13 Books to Keep You in a Spooky Mood All Year Round

Halloween is just around the corner, and if I’m being honest, I put my decorations up on September 1st; so I’ve been ready for a minute. Growing up, one of my favorite things to do during fall was reading anything and everything about Halloween. I wanted to share some of my personal favorites, in no particular order.

The LEGEND OF SLEEPY HOLLOW by Washington Irving

It’s a classic ghost story, how could it not be on the list? I grew up in Mount Vernon, New York just 25 minutes from Tarrytown, so this story holds a special place in my heart. I would take yearly trips to Sleepy Hollow with my class and was immediately enamored of the Hessian soldier searching for his head.

practical magic book coverPractical Magic by Alice Hoffman

Like every other book that has been made into a movie, don’t expect them to be alike. Sisterhood, witches, and finding out what’s most important? It’ll fill you with the same fuzzy feeling the movie did.

The Haunting of Hill House by Shirley Jackson

Most people know Shirley Jackson from The Lottery (which is just as unsettling). This book freaks me out so much, that I refuse to read it at night. Besides ghosts and poltergeists, the house comes to life. When you’re finished reading it, check out the new Netflix show based on the book.

THE GRAVEYARD APARTMENT BY mARIKO KOIKE

This book reminds me of the Japanese version of Hill House (the TV show). A family moves into a seemingly amazing apartment…that’s built next to a graveyard. As things start to get worse, other tenants begin to move out. Eventually, the young family has the whole building to themselves, or so they think.

ONE BLOOD by Qwantu Amaru

Voodoo and Louisiana, those were literally the only things I needed to know when I bought this book. When the governor of Louisiana’s daughter is kidnapped, everything around him starts unraveling: from family curses to loa spirits. This is a must-read for those who love stories about otherworldly spirits.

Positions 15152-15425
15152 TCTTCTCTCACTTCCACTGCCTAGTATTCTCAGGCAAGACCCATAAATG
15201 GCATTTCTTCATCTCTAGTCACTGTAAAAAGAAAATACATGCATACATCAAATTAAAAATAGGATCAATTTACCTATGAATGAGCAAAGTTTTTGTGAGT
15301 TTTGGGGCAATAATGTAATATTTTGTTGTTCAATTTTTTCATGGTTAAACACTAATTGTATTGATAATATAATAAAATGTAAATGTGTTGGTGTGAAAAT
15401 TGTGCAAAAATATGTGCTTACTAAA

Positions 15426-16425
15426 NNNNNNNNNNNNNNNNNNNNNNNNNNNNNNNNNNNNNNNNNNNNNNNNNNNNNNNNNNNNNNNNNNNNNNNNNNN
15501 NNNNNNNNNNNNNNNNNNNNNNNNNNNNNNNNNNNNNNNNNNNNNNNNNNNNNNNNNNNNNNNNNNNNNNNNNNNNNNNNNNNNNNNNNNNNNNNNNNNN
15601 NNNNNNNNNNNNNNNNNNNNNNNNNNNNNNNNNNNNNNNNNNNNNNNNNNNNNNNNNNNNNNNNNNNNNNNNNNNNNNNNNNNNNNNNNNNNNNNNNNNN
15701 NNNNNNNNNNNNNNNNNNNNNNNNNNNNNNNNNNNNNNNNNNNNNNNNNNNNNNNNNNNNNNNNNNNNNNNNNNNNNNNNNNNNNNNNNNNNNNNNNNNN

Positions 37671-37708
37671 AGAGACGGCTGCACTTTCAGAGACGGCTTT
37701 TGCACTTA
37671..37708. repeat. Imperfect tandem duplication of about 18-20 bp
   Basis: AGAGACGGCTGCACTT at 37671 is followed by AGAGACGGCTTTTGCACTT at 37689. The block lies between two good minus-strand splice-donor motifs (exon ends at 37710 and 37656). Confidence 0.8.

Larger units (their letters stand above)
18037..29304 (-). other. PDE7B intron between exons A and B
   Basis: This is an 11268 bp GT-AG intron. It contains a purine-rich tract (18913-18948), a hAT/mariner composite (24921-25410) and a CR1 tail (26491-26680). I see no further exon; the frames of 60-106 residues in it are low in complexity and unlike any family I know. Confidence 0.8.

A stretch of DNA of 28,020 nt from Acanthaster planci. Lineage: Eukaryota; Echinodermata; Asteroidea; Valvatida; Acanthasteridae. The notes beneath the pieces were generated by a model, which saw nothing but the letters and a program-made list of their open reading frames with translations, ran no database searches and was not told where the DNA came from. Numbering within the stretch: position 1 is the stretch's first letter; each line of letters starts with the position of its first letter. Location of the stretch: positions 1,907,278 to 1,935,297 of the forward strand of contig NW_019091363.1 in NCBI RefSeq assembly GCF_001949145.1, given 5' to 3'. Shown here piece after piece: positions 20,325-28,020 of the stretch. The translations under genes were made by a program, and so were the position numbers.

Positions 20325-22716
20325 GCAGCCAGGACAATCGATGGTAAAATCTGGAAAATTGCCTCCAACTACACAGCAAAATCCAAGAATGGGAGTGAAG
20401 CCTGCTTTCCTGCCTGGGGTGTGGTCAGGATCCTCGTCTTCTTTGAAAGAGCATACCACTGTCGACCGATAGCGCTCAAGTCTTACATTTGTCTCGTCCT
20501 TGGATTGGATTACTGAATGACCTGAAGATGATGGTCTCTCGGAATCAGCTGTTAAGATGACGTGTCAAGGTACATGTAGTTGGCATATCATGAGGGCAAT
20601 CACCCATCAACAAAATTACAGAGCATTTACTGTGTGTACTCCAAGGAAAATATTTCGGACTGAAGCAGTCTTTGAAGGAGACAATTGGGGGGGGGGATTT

Dracula by Bram Stoker

Yes, we all know the story of Dracula, or at least the basic retelling. It’s told as a series of diary entries. Though a common misconception, it’s not based on Vlad Tepes Dracula, or Vlad the Impaler, ruler of Wallachia, Romania. Stoker just took the name Dracula while researching the history of Wallachia. Regardless, Vlad and Stoker’s Dracula are tied together.

Fledgling book coverFledgling by Octavia Butler

I didn’t start reading Octavia Butler until I was in high school when I was on the hunt to Sci-Fi books that were written by black authors. But it wasn’t until college that I picked up Fledgling. It’s a vampire story, but it combines elements of race and sexuality. It’s one of those books that needs to be read more than once as there are so many themes that need to be dissected.

It by Stephen King

I love horror stories that have a psychological twist to them. It shows how our deepest fears can affect us. Pennywise preys on certain fears and the only way to defeat him…well, It, is if the characters of the novel acknowledge that what is happening isn’t real.

The Phantom of the Opera by Gaston Leroux

It took me forever to pick up this novel. I knew all the songs from the musical by the time I was 10, but didn’t realize it was a book until high school. Phantom has been described as both a Gothic horror novel and a romance, though a man who is obsessed with you to the point of kidnapping isn’t a romance. Leroux’s masterpiece fills you with a terror that the musical adaptation could never emulate.

Abraham Lincoln: Vampire Hunter by Seth Grahame-Smith

If you loved Grahame-Smith’s hit Pride and Prejudice and Zombies, you’re going to love Vampire Hunter. Vampires on the side of the Confederacy want to keep slavery in tact in order to keep control of their food supply. Who better to stop them than Honest Abe? It takes historical events that we learned in school in a whole different direction.

The Ballad of Black Tom by Victor LaValletHE BALLAD OF bLACK TOM  BY vICTORIA LAVALLE

H.P. Lovecraft is a Sci-Fi legend…but he’s also pretty racist. LaValle decided to revisit the Lovecraft story “The Horror of Red Hook” but through the eyes of a black man who works for Robert Suydam. Instead of Brooklyn, it takes place in Harlem in the 1920s. It won a plethora of awards and is already on the roster to be a show for the AMC network.

Dread Nation by Justina Ireland

Zombies and The Civil War are not things that would typically go together, but oh my gosh does Justina make it work. Like Abraham Lincoln: Vampire Hunter, Ireland blends actual history with fantasy. Even though slavery has been abolished, black and Native American girls are forced to go to schools to protect affluent white society from the “shamblers.” The main character, Jane, wants to complete her education and make it home to her mother. But of course, things don’t go that smoothly.

Hocus Pocus and the All-New Sequel by A.W. Jantha

I’m a Hocus Pocus stan (do the cool kids still use that word). So much so that I have a black-flame candle tattoo. When I found out there was going to be a book version of my favorite movie and a sequel attached to it, I had to get it. The first half of the book tells the story we all know and love, while the second half focuses on Max and Allison’s daughter coming face to face with the Sanderson sisters.

What are some of your favorites to read during spooky season? Leave them in the comments, and click on the links if you’re interested in any of the books mentioned above.

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